with all the speed we could command after the army. We rode up the Catoctin Valley over an unguarded road. From the poor condition of our horse we had to be satisfied with thirtyfive miles the first day. The next day, the 7th, getting an early start, we made Rectortown by 11 A. M. Owing to a severe snowstorm, that portion of the army near Rectortown and the general headquarters did not stir. Immediately upon my arrival I visited General Mc Clellan; found him and his adjutant general, Seth Williams, together in a comfortable tent. From them I received a cordial welcome. McClellan thought I must be a Jonah to bring such a storm and was half minded to order me back. He said that they were talking of me and were really glad to see me. I went thence to our corps, and was pleasantly welcomed by our new commander, General Couch, and very soon fell into the old place — the headquarters of the second division. Here, surrounded by my staff, I was in heart again, for it had been a great
Oliver Otis Howard, Autobiography of Oliver Otis Howard, major general , United States army : volume 1, Chapter 22: battle of Chancellorsville (search)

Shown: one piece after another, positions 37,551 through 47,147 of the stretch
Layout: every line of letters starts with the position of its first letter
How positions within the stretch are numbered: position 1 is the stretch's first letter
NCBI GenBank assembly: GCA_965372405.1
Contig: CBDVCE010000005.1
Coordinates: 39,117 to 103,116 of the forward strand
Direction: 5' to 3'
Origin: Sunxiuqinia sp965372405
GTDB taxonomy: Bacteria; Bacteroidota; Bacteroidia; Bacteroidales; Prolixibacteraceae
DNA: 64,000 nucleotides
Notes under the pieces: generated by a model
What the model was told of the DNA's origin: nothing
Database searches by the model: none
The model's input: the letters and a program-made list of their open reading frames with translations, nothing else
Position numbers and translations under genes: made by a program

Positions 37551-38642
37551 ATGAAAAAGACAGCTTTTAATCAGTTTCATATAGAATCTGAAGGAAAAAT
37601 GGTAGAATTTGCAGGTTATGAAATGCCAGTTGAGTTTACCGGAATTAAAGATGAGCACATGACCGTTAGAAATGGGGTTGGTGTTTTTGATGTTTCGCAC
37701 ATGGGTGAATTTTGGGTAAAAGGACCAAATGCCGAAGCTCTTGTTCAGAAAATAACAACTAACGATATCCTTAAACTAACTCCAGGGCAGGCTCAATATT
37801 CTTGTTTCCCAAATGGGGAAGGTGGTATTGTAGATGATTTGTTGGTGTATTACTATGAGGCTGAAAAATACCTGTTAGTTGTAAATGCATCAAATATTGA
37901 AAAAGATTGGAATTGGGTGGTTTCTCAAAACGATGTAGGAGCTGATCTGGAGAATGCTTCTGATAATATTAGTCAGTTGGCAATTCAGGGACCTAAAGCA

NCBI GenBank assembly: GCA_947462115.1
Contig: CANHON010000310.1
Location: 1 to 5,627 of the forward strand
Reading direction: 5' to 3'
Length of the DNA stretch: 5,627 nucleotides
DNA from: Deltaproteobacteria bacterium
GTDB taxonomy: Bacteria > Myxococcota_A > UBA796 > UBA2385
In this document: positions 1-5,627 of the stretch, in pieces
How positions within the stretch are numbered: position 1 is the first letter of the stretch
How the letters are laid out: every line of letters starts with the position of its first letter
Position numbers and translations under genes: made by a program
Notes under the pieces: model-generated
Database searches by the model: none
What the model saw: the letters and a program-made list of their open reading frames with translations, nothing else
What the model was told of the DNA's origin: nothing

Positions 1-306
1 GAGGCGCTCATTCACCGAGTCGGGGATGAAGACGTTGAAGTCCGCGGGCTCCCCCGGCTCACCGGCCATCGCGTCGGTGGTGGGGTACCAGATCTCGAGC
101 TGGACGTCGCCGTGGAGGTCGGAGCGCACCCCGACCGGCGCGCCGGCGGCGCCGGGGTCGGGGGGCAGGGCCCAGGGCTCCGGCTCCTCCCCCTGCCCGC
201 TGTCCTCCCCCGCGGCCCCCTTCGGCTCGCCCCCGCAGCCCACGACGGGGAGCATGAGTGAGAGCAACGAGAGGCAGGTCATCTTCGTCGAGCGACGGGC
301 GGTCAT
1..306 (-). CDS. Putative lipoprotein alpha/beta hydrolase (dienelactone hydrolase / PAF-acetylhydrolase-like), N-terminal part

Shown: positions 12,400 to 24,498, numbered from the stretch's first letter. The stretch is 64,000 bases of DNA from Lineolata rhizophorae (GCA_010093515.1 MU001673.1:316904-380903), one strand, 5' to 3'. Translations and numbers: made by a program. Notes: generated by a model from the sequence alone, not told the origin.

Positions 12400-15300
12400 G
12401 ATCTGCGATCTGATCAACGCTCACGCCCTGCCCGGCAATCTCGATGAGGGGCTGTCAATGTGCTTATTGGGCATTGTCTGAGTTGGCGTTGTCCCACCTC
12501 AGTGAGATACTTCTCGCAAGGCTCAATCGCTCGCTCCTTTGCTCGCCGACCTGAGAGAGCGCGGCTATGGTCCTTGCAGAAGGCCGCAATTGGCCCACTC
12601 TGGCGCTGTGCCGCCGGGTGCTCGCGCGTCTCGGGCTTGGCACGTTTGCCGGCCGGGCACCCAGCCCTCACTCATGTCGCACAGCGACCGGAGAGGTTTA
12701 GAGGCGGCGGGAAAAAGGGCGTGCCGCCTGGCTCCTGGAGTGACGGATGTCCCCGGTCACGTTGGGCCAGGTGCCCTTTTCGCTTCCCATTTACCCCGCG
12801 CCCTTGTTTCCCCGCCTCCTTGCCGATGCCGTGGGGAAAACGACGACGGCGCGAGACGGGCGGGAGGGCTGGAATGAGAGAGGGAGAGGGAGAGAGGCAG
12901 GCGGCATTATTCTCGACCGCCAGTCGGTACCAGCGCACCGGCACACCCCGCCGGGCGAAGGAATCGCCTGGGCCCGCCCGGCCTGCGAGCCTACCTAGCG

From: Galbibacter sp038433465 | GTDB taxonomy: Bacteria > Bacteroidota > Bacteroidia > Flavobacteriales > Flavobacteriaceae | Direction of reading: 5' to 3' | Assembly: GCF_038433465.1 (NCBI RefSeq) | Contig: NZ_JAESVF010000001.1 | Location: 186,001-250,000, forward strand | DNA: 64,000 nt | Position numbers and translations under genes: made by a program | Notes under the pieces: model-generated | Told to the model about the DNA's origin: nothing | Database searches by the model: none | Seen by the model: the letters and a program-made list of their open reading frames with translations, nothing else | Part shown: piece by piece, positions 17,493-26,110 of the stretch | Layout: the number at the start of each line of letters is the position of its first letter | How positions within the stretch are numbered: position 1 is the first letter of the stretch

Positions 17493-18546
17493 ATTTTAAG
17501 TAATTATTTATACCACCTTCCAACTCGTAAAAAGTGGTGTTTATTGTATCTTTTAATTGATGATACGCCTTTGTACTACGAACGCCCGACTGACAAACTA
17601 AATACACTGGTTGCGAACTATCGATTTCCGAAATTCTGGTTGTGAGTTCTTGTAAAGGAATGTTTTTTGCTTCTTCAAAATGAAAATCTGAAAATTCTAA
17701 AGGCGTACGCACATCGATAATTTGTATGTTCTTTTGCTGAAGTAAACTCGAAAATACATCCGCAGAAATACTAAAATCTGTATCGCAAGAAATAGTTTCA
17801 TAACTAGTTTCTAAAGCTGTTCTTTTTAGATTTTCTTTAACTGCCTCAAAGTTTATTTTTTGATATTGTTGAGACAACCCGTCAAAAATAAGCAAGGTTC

ot far from the Rappahannock, faced toward Fredericksburg. The whole of Meade's line ran through an unbroken forest; its extent was about three miles. Couch continued the line, but was obliged to bulge out for a half mile to cover the Chancellorsville house and knoll. Hancock's division of this corps made a right angle, the apex being on the old turnpike. French's division covered the space between Hancock and Meade, being substantially in reserve. Slocum's corps was next. Geary's and Williams's divisions, abreast of Hancock's foremost men, carried the line along some high ground to a second knoll, called Hazel Grove. Sickles, making an obtuse angle with Slocum's front, filled the space between Slocum's right flank and the small open field which embraces Dowdall's tavern. This he did with Birney's division; the remainder of his corps was in reserve, located between Dowdall's and Chancellorsville. My own corps (the Eleventh) occupied the extreme right. As this position becam